Santana, shoehorned into an unknown environment, had minimal preparation time with his new squad for these key matches. Eventually, South Africa failed to qualify for AFCON 2010 in Angola in a group containing Nigeria and Sierra Leone.

2012 - Did Not Qualify (Pitso Mosimane)

Unfortunately, this failed campaign will always be remembered for the Bafana Bafana players who were shown doing a celebratory dance after a 0-0 draw against Sierra Leone.

The players thought they had booked their AFCON 2012 ticket because of their superior goal difference. With egg on their face, Bafana soon found out a few minutes later that they hadn’t qualified.

This because nobody had bothered to read the fine print in the rule book. CAF rules stated that Bafana’s superior goal difference counted for nothing but instead it came down to which country had a better head-to-head record. Unfortunately for South Africa, Niger progressed.

2013 - Quarter Final (Gordon Igesund)

South Africa was back in AFCON after a 5-year hiatus as hosts in 2013. Impressively, Bafana topped their group which included surprise packages Cape Verde, Angola and Morocco.

After a glum goalless draw against Cape Verde in their opener, South Africa followed that up with an important three points against Angola. Goals from Siyabonga Sangweni and Lehlohonolo Majoro secured a crucial win. In their final match of the group stage, South Africa came back twice to hold Morocco to a 2-2 draw.

Unfortunately, the hosts failed to get past Mali in the quarterfinals in Durban, losing 3-1 on penalties.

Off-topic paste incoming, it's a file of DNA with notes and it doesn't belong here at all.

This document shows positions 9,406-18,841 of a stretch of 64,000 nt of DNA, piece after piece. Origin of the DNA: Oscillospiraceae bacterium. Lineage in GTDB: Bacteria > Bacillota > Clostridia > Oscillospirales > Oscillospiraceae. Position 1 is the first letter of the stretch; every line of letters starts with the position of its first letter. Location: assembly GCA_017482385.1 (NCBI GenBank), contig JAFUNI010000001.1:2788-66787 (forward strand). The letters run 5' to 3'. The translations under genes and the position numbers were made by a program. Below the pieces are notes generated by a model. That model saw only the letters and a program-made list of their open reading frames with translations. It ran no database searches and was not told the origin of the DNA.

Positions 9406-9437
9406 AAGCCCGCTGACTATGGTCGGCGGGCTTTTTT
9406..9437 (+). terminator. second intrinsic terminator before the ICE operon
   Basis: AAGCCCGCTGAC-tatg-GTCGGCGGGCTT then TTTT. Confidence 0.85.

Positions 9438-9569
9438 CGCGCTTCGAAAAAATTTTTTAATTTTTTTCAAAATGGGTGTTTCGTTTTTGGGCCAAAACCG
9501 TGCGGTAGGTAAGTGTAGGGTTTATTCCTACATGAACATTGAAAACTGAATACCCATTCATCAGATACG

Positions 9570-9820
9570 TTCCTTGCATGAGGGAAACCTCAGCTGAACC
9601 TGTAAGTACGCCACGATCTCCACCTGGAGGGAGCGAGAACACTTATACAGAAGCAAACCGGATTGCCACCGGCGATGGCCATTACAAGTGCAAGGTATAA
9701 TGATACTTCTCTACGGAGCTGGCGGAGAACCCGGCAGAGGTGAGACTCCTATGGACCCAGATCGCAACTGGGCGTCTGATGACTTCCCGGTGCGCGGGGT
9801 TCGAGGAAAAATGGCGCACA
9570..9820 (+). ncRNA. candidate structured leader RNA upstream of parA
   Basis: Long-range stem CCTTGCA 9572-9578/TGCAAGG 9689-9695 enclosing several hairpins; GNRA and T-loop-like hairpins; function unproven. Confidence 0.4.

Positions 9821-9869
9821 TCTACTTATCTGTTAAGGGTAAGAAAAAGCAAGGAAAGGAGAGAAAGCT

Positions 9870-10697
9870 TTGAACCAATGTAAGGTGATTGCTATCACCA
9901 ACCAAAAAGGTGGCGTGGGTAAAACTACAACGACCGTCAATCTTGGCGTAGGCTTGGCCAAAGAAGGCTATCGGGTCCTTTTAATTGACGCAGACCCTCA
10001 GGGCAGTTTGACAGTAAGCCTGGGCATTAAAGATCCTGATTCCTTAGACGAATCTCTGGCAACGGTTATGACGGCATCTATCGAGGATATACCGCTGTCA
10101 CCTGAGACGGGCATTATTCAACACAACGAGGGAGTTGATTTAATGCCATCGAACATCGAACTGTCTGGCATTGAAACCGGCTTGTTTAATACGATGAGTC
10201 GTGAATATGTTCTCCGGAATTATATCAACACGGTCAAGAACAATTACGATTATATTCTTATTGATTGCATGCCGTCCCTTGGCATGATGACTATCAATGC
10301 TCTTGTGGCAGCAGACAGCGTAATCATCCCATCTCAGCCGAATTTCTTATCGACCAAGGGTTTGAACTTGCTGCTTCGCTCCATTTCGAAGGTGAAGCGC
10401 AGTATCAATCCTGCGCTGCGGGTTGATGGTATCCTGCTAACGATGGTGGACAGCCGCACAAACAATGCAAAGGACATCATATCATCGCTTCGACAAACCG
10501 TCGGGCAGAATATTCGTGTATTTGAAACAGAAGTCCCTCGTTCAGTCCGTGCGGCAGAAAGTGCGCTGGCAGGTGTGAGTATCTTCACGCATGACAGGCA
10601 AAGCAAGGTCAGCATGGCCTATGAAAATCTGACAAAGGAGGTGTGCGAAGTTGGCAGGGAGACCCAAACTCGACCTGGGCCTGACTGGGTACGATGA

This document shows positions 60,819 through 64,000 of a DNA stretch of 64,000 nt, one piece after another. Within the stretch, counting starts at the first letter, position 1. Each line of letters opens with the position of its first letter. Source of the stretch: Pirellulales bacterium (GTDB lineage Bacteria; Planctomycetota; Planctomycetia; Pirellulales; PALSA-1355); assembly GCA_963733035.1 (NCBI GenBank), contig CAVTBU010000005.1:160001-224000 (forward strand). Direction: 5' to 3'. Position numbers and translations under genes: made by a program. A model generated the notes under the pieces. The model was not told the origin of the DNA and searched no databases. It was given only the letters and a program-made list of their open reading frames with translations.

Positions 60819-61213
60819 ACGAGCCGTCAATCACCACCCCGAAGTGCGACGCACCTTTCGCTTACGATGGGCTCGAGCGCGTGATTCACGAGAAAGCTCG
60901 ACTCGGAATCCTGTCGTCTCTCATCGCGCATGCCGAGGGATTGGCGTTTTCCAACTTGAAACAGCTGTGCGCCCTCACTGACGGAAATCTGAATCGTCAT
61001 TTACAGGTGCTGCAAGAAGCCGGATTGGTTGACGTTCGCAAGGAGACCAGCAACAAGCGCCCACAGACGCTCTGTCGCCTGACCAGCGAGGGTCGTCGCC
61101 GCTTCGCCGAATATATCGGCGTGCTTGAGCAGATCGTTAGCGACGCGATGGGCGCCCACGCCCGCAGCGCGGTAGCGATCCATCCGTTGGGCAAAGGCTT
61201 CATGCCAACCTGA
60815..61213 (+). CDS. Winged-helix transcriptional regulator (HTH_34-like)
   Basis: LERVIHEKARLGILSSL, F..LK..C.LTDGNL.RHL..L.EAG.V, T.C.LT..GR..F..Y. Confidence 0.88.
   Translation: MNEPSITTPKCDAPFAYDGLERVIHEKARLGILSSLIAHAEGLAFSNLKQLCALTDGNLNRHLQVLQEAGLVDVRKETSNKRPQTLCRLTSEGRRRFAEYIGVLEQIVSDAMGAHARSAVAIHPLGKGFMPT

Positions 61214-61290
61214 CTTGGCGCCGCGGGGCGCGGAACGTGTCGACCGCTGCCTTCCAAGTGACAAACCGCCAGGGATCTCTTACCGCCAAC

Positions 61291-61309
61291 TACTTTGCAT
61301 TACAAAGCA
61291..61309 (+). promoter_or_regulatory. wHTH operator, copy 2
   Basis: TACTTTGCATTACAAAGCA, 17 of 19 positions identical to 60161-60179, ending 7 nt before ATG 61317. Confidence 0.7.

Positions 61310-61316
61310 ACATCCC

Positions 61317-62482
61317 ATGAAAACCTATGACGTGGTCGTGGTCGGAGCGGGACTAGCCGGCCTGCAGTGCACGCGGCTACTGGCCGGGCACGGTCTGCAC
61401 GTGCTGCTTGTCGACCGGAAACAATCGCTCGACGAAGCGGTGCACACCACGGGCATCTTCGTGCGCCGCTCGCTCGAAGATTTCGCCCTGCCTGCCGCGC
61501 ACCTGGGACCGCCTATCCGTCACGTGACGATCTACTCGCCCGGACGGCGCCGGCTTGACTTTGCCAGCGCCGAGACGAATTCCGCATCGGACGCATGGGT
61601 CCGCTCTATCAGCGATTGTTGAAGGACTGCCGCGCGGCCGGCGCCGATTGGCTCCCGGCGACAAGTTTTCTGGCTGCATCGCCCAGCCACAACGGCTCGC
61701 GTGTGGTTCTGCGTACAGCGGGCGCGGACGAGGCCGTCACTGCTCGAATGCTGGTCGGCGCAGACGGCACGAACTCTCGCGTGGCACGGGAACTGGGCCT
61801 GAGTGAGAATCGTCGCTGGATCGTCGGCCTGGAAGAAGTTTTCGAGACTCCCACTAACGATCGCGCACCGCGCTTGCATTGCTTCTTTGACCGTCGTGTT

South Africa was back in AFCON after a 5-year hiatus as hosts in 2013. Impressively, Bafana topped their group which included surprise packages Cape Verde, Angola and Morocco.

After a glum goalless draw against Cape Verde in their opener, South Africa followed that up with an important three points against Angola. Goals from Siyabonga Sangweni and Lehlohonolo Majoro secured a crucial win. In their final match of the group stage, South Africa came back twice to hold Morocco to a 2-2 draw.

Unfortunately, the hosts failed to get past Mali in the quarterfinals in Durban, losing 3-1 on penalties.

2015 - Group Stage (Shakes Mashaba)

Yet another tough group for Bafana who had to battle Algeria, Senegal and Ghana for the two knockout available places. It was a tournament of ‘what-ifs’ for South Africa who looked like a seriously good team at stages. They took the lead in every match they played but ultimately crumbled under pressure.

In their opener, Thuso Phala gave Bafana a lead in the second half but in the end, Algeria ran out 3-1 winners. Next up was Senegal, again they struck first through Oupa Manyisa but they gave up their important lead eventually drawing 1-1.

In their final match, Mandla Masango scored a superb volley early in the match but the Ghanaians quality shone through in the end to win 2-1.

2017 - Did Not Qualify (Shakes Mashaba)

Grouped with relative minors such as Gambia and Mauritania, Bafana would have been confident of qualifying for AFCON 2017, hosted in Gabon. Unfortunately, things did not go as planned in another sobering qualification campaign.

Bafana picked up a solitary point from two matches. First, they were held to a goalless draw at home by Gambia. Then came a shocking 3-1 defeat to Mauritania

Two consecutive draws followed against Cameroon. The damage was done and despite a 4-0 hammering of Gambia in their penultimate match, Bafana had to settle for watching AFCON from their couch instead of being in Gabon.